The histogram is a graph of neighboring columns (or bins). Each column represents
a height range. The height of each column represents the number of image pixels
which have a height value in the particular range. All columns have the same width,
i.e. they represent the same height span. Often the columns are so narrow that
the histogram looks like a filled 2D graph, as illustrated in Figure 1.
The height histogram of a surface
If the surface is random, the histogram will be bell shaped with the bell top
at the mean height in the image.
The height histogram of an image dominated by surface tilt will be flat with
all columns approximately equal in height.
If the surface has two distinct levels as for example a height calibration standard,
the histogram will have two distinct peaks each centered on the respective height
Figure 1: Illustration of the histogram of an image with two dominant height
levels. The dashed lines represent different marker positions. The numbers next
to the markers correspond to each of the three situations in Figure 2.
Markers and volume calculation
A pair of markers (cursors) can be used to read out the positions of peaks in
the height histograms in SPIP. Each marker represents a certain height level.
SPIP calculates the amount of material and void between the markers.
This is the volume limited by the lower marker and by either the upper marker
or by the surface, which ever is smallest in height at each image pixel position.
This is the volume limited by the upper marker and by either the lower marker
or by the surface which ever has the highest z-value at each pixel position.
When the markers are placed at the boundaries of the histogram the sum of the
material and void volume will be equal to the image projected area times the image
z-range. When the markers are on top of each other both the material and the void
volume will ideally be zero (however, due to the histogram resolution often they
often end up with a small but finite value).
Figure 2. A surface represented by a section profile, with the markers from Figure
1 and with material volume (red) and void volumes (blue) indicated.
Example - Using the histogram for measuring the volume of pits
In Figure 3 is shown a 3D projection view of a two dimensional calibration grating
imaged by AFM.
Figure 3. 3D projection of the AFM image of a 2D calibration grating.
Single Pit volume
The pits are about 107 nm deep, taken as the height distance between the two peaks (not the cursors) in the histogram,
see Figure 6. The lateral dimensions of each pit are about 4.1µmx4.8µm, measured from the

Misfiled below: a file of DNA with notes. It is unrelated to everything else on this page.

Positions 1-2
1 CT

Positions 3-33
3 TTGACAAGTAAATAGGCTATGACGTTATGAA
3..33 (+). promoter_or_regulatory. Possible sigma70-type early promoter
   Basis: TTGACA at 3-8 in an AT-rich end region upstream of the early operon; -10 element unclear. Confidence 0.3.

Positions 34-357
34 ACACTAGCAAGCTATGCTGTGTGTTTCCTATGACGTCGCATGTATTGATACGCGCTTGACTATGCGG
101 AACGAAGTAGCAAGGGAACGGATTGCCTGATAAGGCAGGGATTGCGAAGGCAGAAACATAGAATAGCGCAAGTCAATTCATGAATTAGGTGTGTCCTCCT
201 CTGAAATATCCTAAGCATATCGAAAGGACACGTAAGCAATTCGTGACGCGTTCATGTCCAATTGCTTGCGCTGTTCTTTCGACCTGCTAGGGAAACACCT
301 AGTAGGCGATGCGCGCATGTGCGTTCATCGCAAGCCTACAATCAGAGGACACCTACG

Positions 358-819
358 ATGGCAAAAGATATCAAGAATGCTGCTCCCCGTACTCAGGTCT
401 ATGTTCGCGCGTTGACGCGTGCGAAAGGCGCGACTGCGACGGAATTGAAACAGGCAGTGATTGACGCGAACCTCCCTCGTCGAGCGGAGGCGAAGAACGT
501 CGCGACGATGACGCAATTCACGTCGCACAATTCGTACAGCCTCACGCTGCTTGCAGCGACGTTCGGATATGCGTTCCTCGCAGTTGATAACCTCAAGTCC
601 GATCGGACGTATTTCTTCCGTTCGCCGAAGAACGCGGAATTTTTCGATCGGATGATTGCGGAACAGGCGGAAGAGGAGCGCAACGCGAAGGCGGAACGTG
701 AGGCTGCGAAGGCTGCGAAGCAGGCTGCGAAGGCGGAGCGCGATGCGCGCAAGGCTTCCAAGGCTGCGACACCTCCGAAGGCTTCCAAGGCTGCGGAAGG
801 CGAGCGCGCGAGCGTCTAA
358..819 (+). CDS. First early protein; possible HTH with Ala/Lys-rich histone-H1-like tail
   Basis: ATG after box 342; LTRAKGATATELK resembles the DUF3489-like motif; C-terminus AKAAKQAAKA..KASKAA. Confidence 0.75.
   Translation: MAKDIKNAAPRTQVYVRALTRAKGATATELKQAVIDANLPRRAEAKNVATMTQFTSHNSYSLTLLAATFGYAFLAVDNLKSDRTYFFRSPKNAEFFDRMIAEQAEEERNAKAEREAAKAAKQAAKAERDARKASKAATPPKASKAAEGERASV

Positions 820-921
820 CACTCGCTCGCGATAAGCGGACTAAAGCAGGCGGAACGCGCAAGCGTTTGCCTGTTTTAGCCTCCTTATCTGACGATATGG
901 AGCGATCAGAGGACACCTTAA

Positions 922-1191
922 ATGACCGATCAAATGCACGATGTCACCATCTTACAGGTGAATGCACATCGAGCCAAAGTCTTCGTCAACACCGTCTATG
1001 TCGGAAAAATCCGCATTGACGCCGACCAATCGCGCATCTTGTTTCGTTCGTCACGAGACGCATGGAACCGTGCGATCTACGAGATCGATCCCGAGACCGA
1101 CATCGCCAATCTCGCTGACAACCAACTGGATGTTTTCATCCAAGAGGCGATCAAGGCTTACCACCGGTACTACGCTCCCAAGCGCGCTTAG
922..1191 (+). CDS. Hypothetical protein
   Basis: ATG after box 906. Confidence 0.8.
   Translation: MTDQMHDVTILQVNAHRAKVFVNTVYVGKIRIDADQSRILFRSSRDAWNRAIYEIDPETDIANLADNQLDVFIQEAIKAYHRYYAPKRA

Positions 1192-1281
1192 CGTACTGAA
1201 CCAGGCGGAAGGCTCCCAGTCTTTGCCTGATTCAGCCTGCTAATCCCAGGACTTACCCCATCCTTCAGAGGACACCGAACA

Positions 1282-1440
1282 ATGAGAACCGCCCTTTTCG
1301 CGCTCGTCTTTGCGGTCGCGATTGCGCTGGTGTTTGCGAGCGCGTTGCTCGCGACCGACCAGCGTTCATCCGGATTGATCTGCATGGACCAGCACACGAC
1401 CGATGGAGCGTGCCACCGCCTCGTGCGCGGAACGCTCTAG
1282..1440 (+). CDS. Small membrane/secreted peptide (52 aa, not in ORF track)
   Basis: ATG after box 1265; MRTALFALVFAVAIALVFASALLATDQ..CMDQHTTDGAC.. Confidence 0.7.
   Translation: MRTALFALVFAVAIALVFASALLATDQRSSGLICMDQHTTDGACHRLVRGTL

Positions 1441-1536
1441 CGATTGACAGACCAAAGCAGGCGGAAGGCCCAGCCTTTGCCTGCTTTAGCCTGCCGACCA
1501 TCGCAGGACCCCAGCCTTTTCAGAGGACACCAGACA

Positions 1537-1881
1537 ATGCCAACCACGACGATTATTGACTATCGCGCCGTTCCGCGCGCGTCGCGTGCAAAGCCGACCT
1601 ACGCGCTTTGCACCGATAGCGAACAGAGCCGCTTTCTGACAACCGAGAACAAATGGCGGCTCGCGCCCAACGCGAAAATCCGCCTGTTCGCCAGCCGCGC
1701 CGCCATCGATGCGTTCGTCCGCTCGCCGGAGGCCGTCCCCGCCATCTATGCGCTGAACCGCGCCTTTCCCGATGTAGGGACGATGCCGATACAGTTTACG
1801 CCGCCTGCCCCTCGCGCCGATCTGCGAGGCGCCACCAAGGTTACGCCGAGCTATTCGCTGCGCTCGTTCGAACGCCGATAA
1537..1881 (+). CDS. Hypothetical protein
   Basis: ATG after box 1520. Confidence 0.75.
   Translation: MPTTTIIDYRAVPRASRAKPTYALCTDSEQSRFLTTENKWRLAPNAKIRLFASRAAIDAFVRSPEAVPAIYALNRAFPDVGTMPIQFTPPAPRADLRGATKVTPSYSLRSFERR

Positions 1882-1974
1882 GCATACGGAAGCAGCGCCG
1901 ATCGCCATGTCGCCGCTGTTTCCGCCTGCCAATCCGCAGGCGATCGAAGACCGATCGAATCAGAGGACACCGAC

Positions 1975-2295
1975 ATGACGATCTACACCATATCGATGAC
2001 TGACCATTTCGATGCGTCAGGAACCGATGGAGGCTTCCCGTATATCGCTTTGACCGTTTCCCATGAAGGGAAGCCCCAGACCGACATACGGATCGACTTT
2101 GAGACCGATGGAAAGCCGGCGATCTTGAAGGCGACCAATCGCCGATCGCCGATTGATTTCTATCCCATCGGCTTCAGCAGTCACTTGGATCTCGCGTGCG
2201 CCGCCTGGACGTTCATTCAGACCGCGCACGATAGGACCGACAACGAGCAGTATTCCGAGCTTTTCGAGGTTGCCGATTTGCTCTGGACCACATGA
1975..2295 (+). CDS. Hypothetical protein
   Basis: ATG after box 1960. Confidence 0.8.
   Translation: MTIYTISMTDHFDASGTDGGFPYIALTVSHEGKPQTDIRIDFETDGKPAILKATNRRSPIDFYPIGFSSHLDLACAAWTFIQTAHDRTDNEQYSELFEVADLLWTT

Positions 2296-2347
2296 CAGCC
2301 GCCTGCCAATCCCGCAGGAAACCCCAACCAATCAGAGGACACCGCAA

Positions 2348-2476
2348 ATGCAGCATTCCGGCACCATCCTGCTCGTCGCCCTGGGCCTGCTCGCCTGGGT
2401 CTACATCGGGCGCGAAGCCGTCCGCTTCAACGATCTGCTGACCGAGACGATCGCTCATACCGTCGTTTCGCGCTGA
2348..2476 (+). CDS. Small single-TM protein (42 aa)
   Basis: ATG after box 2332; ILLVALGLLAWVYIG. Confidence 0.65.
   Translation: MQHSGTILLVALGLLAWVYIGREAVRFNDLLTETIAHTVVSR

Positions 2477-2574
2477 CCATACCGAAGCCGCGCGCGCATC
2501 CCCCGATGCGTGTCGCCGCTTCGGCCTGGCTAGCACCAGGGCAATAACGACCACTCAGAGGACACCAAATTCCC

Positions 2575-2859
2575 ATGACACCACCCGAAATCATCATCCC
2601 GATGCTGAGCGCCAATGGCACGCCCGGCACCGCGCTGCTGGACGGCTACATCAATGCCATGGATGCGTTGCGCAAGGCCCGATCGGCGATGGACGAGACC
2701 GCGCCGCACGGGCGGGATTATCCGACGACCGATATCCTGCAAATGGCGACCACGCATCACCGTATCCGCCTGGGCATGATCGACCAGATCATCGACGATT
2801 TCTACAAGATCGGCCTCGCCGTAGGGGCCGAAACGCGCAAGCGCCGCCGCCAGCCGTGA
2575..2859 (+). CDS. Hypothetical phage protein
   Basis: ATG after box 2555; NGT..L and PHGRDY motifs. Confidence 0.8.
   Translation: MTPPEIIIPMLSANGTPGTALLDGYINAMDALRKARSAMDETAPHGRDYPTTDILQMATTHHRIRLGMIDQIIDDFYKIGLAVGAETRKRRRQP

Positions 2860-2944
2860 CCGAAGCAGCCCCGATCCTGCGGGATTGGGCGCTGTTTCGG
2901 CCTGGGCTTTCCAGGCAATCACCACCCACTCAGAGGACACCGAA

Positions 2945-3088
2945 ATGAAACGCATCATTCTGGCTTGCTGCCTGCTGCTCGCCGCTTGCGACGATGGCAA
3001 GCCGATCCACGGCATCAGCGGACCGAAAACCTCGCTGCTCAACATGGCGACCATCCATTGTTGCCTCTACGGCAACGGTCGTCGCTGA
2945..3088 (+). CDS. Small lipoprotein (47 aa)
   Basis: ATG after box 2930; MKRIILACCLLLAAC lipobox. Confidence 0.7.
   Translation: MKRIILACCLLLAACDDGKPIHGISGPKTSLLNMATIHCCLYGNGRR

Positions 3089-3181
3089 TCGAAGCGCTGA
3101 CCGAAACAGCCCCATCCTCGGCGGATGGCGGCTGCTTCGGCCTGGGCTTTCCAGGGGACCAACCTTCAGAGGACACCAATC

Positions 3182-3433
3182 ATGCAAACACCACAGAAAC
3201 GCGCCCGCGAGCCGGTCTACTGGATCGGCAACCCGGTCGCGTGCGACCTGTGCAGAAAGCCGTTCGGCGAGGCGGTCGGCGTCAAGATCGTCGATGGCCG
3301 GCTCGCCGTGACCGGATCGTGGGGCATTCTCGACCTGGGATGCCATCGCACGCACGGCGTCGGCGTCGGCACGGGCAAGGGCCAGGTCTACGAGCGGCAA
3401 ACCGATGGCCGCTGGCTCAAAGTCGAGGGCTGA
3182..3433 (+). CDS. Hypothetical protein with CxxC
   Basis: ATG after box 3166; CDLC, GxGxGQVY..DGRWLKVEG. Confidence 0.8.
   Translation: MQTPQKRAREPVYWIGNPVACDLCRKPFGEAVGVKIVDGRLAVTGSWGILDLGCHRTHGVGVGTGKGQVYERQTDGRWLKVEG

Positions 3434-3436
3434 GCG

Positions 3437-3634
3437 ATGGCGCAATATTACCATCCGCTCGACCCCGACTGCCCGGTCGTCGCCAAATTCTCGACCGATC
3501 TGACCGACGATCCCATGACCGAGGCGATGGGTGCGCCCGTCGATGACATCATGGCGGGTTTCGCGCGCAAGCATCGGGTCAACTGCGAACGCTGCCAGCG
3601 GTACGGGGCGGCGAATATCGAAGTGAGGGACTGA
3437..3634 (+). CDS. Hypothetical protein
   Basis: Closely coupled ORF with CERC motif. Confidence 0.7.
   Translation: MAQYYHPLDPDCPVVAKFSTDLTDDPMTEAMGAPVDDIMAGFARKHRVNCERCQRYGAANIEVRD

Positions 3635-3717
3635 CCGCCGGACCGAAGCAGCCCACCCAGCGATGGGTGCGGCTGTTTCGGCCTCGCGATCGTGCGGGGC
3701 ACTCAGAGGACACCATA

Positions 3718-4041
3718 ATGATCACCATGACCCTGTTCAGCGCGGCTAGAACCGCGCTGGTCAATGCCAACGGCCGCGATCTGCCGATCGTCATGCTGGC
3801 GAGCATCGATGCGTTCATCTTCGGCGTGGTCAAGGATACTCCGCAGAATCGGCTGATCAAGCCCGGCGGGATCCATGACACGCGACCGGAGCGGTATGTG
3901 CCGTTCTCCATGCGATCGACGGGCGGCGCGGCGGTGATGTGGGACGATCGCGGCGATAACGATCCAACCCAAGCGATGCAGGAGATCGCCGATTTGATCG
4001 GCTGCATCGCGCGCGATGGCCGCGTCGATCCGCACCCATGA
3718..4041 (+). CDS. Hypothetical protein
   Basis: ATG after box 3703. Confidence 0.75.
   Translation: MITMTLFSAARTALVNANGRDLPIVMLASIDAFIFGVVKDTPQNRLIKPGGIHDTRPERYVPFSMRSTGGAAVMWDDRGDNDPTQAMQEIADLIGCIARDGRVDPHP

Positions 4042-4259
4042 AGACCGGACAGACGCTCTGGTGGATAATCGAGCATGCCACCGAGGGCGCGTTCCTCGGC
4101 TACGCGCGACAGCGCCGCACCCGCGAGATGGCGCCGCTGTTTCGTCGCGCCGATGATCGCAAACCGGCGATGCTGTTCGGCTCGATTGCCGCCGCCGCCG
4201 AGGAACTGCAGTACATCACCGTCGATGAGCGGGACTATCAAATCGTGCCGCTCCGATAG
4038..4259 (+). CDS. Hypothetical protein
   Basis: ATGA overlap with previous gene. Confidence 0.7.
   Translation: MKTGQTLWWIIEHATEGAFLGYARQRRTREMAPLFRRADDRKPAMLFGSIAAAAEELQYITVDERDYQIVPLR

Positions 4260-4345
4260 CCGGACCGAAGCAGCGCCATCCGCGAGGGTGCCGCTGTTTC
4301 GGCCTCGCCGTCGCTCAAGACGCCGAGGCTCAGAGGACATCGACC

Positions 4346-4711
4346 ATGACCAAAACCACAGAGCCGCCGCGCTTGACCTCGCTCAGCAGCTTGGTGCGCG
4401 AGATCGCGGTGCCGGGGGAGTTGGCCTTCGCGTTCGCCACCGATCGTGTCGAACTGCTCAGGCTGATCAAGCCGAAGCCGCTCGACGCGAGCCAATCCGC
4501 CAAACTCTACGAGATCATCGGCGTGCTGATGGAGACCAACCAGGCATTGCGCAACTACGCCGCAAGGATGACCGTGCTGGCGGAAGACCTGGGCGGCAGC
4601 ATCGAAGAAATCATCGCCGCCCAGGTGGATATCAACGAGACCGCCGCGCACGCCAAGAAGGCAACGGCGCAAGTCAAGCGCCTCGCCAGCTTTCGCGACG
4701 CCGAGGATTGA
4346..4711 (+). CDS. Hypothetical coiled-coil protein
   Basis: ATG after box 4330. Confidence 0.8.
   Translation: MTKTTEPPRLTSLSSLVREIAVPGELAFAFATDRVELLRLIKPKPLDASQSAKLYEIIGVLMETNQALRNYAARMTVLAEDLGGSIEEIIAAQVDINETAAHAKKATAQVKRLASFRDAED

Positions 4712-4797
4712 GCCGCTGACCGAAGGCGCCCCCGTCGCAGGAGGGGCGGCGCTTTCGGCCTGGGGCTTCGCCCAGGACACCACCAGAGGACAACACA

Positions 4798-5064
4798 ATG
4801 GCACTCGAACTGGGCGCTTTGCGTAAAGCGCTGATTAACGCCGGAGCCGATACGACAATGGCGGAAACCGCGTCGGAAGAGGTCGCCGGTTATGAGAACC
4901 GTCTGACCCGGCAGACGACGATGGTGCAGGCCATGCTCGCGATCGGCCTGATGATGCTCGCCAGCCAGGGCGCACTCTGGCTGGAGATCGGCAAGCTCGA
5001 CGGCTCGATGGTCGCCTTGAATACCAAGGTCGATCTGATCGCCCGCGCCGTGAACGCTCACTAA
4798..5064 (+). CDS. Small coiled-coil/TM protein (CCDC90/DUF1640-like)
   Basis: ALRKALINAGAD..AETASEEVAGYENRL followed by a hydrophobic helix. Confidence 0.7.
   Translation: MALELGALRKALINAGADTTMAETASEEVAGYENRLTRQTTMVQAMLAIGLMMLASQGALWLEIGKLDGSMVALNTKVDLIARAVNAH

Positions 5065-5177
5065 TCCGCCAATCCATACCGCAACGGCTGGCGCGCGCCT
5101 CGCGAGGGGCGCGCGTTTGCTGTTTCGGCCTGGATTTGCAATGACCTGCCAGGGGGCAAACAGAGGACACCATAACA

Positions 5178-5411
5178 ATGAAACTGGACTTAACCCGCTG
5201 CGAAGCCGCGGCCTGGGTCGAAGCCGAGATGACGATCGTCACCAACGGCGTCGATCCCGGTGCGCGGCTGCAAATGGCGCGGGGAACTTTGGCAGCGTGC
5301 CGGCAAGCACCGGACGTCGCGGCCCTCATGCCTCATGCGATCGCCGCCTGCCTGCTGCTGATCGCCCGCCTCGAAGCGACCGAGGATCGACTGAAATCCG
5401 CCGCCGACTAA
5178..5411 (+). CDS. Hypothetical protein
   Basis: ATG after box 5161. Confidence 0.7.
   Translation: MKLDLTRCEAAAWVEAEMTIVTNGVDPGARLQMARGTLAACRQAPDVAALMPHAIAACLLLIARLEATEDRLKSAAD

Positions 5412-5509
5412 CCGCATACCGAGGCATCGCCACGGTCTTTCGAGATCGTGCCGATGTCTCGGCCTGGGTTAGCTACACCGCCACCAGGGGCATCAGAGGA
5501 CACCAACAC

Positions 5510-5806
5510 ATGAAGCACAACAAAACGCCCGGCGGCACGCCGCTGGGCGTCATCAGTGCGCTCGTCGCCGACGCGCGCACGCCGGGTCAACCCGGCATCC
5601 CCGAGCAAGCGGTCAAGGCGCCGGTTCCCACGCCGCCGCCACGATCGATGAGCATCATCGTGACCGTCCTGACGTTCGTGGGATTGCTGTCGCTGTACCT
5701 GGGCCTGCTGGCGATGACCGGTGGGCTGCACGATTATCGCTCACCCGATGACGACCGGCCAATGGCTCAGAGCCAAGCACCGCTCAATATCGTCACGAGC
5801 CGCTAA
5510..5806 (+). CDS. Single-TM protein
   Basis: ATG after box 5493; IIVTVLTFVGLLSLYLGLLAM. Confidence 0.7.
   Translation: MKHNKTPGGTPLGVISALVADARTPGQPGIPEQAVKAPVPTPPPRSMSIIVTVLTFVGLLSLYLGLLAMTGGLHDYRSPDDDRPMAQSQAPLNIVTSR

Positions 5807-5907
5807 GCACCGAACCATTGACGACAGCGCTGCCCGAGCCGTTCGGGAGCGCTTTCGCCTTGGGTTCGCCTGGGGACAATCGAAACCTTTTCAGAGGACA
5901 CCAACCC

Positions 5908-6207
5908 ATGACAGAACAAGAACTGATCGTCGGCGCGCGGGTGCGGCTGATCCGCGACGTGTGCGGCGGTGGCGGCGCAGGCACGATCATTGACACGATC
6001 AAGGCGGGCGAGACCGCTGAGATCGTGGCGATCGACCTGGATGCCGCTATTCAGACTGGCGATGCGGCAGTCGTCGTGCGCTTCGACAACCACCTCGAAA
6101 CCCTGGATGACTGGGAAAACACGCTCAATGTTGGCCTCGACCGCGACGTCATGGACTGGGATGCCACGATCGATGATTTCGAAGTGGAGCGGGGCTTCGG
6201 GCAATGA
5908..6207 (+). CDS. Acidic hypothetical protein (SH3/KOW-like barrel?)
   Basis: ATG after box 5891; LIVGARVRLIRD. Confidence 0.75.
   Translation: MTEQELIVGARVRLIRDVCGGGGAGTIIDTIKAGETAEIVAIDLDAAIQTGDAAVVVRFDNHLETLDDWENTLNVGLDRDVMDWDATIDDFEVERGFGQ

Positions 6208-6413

image using a profiling tool on a singe pit. This gives a single pit volume of
about 2.1µm³. This can be verified using the polygon measure tool.
Figure 4. Section profile over a single pit along the line in Figure 5.
Color cut off
When the cursor markers are moved in the histogram (see Figure 6) the boundaries
of the color bar in the active image window are moved simultaneously such that
only surface between the markers are shown with the chosen color coding. What
is below takes the lowest color in the color bar and what is above takes the highest
color in the color bar. Therefore the surface in Figure 5 appears white.
Figure 5. The red box shows the volume measure-ment of an individual pit using
the Interactive Measurement Tools in SPIP. It is seen that the top level surface
is all white due to the cropping of the color scale at the height level of the
upper (red) cursor in the histogram.
The height histogram of the image in Figure 1 is shown in Figure 6. In order
to measure the volume of all the pits the lower cursor marker (blue triangle)
has been set to the minimum height value and the upper marker (red triangle) htas
been set just below the surface level.
Total Void volume
The void volume calculated in the histogram is about 25 µm3. A crude count of
the number of complete pits is about 13. Multiplying this with the approximate single
pit volume of 2.1 µm³ yields 27.3 µm³. This is consistent with the void volume found in the histogram, taking into
account the spread in pit volumes and the uncertainty in the manual estimate of
the number of complete pits.
Figure 6. Height histogram. The lower cursor is set at the minimum height value
in the image and the upper cursor marker is set just below the upper peak which
represents the surface level or the bearing plane (white in Figure 5). The total
void volume is 24.84 µm3.